Political and Legal Restraints on Ownership and Control of Public Companies

37 Pages Posted: 2 Jul 2019

Date Written: May 1990


Law and politics affect the financial structure of the public corporation, perhaps as much as economics. Law restricts financial institutions from holding large equity blocks and from networking the small blocks they do own. Impetus for these restrictions came from several sources: a public-spirited belief that financial stability would be fostered by financial fragmentation, American federalism (each state created its own insular set of financial institutions), rivalries between groups of financial institutions, and popular mistrust of powerful private financial institutions. The stability of many of these rules also derives from the political resistance that one would expect corporate managers and benefited financial institutions to offer to any change.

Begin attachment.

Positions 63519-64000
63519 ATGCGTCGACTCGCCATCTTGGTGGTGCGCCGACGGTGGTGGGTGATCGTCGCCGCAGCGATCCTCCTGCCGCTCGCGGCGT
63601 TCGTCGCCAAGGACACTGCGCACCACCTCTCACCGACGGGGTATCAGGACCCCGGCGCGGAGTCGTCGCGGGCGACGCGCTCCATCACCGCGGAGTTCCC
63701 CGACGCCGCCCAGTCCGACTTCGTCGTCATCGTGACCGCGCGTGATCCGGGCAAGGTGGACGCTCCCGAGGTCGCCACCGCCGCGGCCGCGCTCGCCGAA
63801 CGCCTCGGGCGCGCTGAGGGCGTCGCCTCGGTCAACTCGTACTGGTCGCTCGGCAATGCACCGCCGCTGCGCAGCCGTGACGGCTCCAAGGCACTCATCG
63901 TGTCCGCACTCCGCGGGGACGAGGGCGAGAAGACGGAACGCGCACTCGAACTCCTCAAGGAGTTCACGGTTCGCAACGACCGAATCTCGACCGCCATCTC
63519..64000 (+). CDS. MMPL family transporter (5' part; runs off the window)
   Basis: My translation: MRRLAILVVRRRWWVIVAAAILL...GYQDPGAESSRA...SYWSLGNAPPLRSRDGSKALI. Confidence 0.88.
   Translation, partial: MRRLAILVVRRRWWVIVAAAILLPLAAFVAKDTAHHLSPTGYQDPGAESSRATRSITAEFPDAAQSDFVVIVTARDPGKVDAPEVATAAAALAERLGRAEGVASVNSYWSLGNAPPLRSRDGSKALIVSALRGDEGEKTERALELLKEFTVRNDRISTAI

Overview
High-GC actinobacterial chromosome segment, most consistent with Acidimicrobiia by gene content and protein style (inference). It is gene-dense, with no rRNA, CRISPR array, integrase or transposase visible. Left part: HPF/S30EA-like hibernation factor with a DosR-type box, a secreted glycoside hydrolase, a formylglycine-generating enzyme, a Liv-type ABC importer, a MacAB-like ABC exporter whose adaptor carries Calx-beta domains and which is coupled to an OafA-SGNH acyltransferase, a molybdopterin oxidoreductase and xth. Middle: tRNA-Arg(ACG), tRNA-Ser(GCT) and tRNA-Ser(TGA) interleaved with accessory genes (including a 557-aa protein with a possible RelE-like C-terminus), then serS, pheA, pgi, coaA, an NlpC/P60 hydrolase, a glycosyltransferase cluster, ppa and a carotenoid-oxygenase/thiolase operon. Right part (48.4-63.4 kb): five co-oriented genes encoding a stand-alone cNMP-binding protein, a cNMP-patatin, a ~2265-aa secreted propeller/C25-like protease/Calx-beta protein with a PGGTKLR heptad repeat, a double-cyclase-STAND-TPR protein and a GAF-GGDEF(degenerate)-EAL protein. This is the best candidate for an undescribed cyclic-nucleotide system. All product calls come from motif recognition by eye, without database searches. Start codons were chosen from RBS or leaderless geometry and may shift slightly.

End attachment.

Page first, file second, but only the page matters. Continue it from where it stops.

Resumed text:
Keywords: Berle-Means; public corporation; strong managers; weak owners; populism; Glass-Steagall

Suggested Citation

Roe, Mark J., Political and Legal Restraints on Ownership and Control of Public Companies (May 1990). Journal of Financial Economics (JFE), Vol. 27, 1990, Available at SSRN: https://ssrn.com/abstract=2958990 or http://dx.doi.org/10.2139/ssrn.2958990

Mark J. Roe (Contact Author)

Harvard Law School ( email )

Griswold 502
Cambridge, MA 02138
United States
617-495-8099 (Phone)
617-495-4299 (Fax)

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